In the ClassroomOneword can easily be displayed on your interactive classroom whiteboard at the front of class or as an inspirational "sidebar" as students enter class. Preview that day if you plan to display the public submissions, since they are unmoderated! Teachers may use their school email (or free gmail account) address for submissions. When working on individual computers, you may want your students to write their entries offline and save them for the class to submit to a single account. The whole tedious task of entering student names and email addresses can be alleviated by the teacher signing up and creating a free account. This will also provide you with a continually expanding list of more "oneword" features and give you access to all of your entries in one place. Another option of course is keep it old school; students open their journals and just write. Like many other familiar writing prompts, they can be used in a number of ways, including daily warm-up activities, journal entries, free-writing, or as an "anytime" or "when you're finished" activity. The element of surprise is inherent in Oneword, which provides built in motivation, as students, ready-to-write, wait for the word to appear on the screen and then, without hesitation... Go! This is a spontaneous exercise in flow; therefore you may want to revisit these one minute entries and choose some for revising and editing into a cohesive piece at the end of a week or other designated time period. You can also use the prompts for student volunteers to model writing techniques on your interactive whiteboard. Have students brainstorm lists of words that would be good writing prompts that are only "one word." ESL/ELL students will improve vocabulary with such brainstorms. Teenagers can try something new by creating an interactive book online with the collection of various different entries for one word. Not sure how to do it? Create an online book using a tool such as Bookemon, reviewed here.
Because the site is not moderated, any unsavory or objectionable entries are on full display. I did not request a membership so I don't know if there is a way for members to flag inappropriate comments. Not for my upper elementary kids, though I may use the idea off line.Ann, PA, Grades: 1 - 5
Grades1 to 9
In the ClassroomCreate your puzzles by following the simple directions. These can be used both online and in print form. You or your students can create games for use on an interactive whiteboard (students highlight the answers in different colors). Have students create their own to challenge classmates! If you have kinesthetic learners or those with weak fine motor skills who have trouble with pencils, the whiteboard is a real help. Make it a center. Build a class collection of student-made games and puzzles for use over and over. Tip: If you take a screenshot of a word search or print it to a pdf, you can save it electronically. Screenshots: Prtscrn key on a Windows machine, then PASTE into a document; Command+shift+4 on a Mac; press both buttons at once on an iPad to save a screenshot to the camera roll.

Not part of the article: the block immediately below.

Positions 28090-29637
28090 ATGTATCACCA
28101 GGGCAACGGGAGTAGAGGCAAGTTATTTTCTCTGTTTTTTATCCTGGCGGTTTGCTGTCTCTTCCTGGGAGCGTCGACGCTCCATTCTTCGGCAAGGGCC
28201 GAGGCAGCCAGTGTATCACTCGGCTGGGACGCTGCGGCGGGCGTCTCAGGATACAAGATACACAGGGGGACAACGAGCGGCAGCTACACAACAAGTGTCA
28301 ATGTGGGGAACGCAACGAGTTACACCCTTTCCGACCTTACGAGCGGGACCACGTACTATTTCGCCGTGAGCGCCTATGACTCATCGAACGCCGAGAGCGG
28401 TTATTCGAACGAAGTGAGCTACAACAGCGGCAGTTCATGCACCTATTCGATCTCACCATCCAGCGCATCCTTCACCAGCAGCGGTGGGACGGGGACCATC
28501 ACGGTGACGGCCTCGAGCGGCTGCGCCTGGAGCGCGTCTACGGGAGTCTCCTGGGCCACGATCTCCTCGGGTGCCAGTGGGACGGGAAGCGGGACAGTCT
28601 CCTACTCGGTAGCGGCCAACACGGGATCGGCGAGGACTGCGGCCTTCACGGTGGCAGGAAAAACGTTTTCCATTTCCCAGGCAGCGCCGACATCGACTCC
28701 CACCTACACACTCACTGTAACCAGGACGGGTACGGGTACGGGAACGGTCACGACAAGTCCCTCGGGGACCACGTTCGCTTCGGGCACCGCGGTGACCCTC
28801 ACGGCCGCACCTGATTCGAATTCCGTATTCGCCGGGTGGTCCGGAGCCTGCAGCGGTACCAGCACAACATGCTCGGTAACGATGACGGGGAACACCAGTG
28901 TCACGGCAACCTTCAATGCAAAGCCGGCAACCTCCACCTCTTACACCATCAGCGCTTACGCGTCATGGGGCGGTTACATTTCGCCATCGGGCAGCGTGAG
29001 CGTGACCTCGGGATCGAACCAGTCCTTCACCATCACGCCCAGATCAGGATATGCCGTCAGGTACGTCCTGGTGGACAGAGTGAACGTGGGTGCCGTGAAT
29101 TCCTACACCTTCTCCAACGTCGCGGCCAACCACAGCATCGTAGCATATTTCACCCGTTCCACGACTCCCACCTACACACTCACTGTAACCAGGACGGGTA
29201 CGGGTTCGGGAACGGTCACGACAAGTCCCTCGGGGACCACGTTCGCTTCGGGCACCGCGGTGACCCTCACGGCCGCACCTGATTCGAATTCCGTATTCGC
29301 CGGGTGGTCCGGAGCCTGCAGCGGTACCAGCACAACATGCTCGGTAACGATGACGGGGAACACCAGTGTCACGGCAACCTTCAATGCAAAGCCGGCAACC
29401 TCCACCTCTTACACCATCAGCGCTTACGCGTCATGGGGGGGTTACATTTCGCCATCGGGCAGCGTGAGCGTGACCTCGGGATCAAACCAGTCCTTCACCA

GradesK to 4
tag(s): native americans (80)
In the ClassroomSome arts & crafts materials are needed for these lessons. This would be a great option to accompany the study of Native Americans in an elementary classroo, drawing in your language arts time for story writing and telling.
Grades2 to 12
In the ClassroomUse these tools for any subject area and for any content. Be sure to look at the sample activities that are great to use as is or can stimulate thinking into your own projects. Use the timeline as an introduction to the first year by discussing their summer activities, major events in a students life, inventions or technology that made a difference in their life, events in their favorite book, and more. To understand content in perspective, create a timeline to be sure students understand why some events happen at particular times. For example, our understanding about biology greatly changes after the invention of the microscope. A great sample activity to Create your own Museum is the celebration of neighborhoods which can create a greater understanding about different people. Create a museum for each different kind of biome that showcases what would be found there. Create a museum for a time period in history but created by a specific group of people. View each of the museums and note the differences in what is portrayed using the lens of that various segment of the population. Create writings or blog posts portraying the differences in the museums and why these differences exist. Even young students can make a simple timeline of their own life of the life cycle of a butterfly to build the concept of linear representation of time.
GradesK to 12